A new World Bank report examines how subsidy reform can help safeguard the world’s foundational natural assets – clean air, land, and oceans. These assets are critical for human health and nutrition and underpin much of the global economy. But subsidies for fossil fuels, agriculture, and fisheries are driving the degradation of these assets and harming people, the planet, and economies. This money -numbering in the trillions – could instead be used to finance much-needed climate action in countries across the world.
Subsidies for fossil fuels, agriculture, and fisheries exceed $7 trillion in explicit and implicit subsidies, which is around 8% of global GDP. Explicit subsidies – direct government expenditures – in agriculture, fishing, and fossil fuels total about $1.25 trillion, around the size of a big economy such as Mexico. Implicit subsidies – a measure of the subsidies’ impact on people and the planet – amount to over US$6 trillion a year and the burden fall mostly on the poor.
Governments are spending trillions on inefficient subsidies that are making climate change worse – money that could be tapped to help solve the problem. Agriculture subsidies are responsible for the loss of 2.2 million hectares of forest per year – or 14% of global deforestation. Fossil fuel usage—incentivized by subsidies—is a key driver of the 7 million premature deaths each year due to air pollution. Fisheries subsidies, which exceed $35 billion each year, are a key driver of dwindling fish stocks, oversized fishing fleets, and falling profitability.
Repurposing these wasteful subsidies will help ensure a green and just transition that can provide jobs and opportunities for all. Annually, countries spend six times more on subsidizing fossil fuel consumption than their commitments made under the Paris Agreement to tackle climate change. Redirecting these subsidies can unlock significant funds for sustainable purposes.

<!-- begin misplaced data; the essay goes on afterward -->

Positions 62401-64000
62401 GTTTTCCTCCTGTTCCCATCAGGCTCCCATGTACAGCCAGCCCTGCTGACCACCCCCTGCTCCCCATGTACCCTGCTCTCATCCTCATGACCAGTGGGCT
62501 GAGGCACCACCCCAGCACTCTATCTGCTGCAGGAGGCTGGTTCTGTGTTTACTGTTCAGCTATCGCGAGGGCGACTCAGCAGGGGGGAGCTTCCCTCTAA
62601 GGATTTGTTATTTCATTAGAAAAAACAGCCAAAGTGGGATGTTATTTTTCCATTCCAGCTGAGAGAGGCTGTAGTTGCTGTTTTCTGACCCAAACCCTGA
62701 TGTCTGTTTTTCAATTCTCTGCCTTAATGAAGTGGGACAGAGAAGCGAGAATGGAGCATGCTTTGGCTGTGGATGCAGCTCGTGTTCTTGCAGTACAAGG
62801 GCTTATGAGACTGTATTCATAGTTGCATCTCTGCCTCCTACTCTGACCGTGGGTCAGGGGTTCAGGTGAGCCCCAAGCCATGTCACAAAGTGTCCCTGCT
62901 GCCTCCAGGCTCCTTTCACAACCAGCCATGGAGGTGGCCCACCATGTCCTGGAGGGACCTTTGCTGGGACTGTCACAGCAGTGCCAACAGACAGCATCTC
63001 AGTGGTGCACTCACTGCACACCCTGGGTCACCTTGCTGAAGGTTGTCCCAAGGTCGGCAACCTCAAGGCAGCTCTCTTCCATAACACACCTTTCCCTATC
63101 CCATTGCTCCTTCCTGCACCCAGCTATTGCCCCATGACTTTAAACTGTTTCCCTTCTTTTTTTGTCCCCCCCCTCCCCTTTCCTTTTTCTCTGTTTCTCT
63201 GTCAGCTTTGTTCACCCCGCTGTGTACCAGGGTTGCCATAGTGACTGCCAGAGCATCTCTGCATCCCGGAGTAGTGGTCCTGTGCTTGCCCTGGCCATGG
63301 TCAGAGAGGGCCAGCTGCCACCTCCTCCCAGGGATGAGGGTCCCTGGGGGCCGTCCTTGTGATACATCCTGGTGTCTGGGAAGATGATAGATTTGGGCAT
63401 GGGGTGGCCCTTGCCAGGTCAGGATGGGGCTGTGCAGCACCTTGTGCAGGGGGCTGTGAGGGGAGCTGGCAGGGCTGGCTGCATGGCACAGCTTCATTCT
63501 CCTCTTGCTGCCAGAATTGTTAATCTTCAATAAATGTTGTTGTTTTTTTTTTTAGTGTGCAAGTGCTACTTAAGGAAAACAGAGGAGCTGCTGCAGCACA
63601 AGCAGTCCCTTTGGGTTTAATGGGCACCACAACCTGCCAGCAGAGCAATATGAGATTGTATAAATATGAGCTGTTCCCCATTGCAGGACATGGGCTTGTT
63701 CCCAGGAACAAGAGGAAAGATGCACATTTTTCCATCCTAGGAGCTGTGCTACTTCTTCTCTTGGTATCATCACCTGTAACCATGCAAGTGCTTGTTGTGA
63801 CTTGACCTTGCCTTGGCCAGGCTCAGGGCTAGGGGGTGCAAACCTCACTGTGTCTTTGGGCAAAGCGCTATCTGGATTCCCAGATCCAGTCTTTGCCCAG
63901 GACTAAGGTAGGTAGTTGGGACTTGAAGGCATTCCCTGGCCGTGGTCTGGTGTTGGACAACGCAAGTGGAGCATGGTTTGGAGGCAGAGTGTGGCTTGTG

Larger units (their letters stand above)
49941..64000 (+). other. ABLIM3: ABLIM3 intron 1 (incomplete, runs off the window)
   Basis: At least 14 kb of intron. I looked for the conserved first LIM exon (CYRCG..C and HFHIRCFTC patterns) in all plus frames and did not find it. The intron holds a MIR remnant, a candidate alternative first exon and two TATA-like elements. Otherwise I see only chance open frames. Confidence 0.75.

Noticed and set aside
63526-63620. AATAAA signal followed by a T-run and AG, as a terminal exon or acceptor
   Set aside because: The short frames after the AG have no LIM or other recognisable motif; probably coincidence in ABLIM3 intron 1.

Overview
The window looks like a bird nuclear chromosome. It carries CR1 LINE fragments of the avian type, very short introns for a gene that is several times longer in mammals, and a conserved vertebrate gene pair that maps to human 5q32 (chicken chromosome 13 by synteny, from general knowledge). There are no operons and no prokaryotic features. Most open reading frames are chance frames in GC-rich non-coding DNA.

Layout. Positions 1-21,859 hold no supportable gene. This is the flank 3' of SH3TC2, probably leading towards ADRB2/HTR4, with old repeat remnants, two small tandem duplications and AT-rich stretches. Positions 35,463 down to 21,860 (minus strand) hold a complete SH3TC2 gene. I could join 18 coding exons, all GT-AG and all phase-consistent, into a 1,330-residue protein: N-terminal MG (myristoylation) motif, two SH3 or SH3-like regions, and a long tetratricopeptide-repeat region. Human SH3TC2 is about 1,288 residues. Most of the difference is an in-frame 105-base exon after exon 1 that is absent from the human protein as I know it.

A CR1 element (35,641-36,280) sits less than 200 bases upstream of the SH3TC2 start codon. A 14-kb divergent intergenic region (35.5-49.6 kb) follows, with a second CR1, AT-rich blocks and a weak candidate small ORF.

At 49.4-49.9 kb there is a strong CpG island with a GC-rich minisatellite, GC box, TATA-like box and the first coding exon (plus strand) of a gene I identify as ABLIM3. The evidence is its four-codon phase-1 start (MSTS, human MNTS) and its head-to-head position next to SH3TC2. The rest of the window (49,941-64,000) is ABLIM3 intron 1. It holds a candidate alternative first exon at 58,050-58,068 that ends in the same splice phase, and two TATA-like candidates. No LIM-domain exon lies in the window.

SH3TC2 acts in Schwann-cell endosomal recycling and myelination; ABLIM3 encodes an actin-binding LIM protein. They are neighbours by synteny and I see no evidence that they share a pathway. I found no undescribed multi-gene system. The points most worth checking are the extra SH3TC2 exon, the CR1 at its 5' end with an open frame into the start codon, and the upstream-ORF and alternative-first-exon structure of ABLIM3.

The consequences of inaction are costly. We are running out of time to deal with the climate crisis. In times of strained budgets, growing public debts, increasing inequalities, and worsening environmental degradation, governments should prioritize comprehensive subsidy reforms that build public acceptance, protect the vulnerable, and show how the money is being spent.
Subsidy reform is pro-poor. The belief that subsidy reforms disproportionately affect the poor is not always supported by data. In some cases, such as energy subsidies, the wealthy benefit more due to their higher consumption. To protect vulnerable groups during subsidy reforms, the report recommends compensating those who may suffer the most, using measures like direct cash transfers. Examples from the Middle East and North Africa show that cash transfers and in-kind assistance were successful in mitigating the impacts on the poor during energy subsidy reforms.
Click here to access the full World Bank report.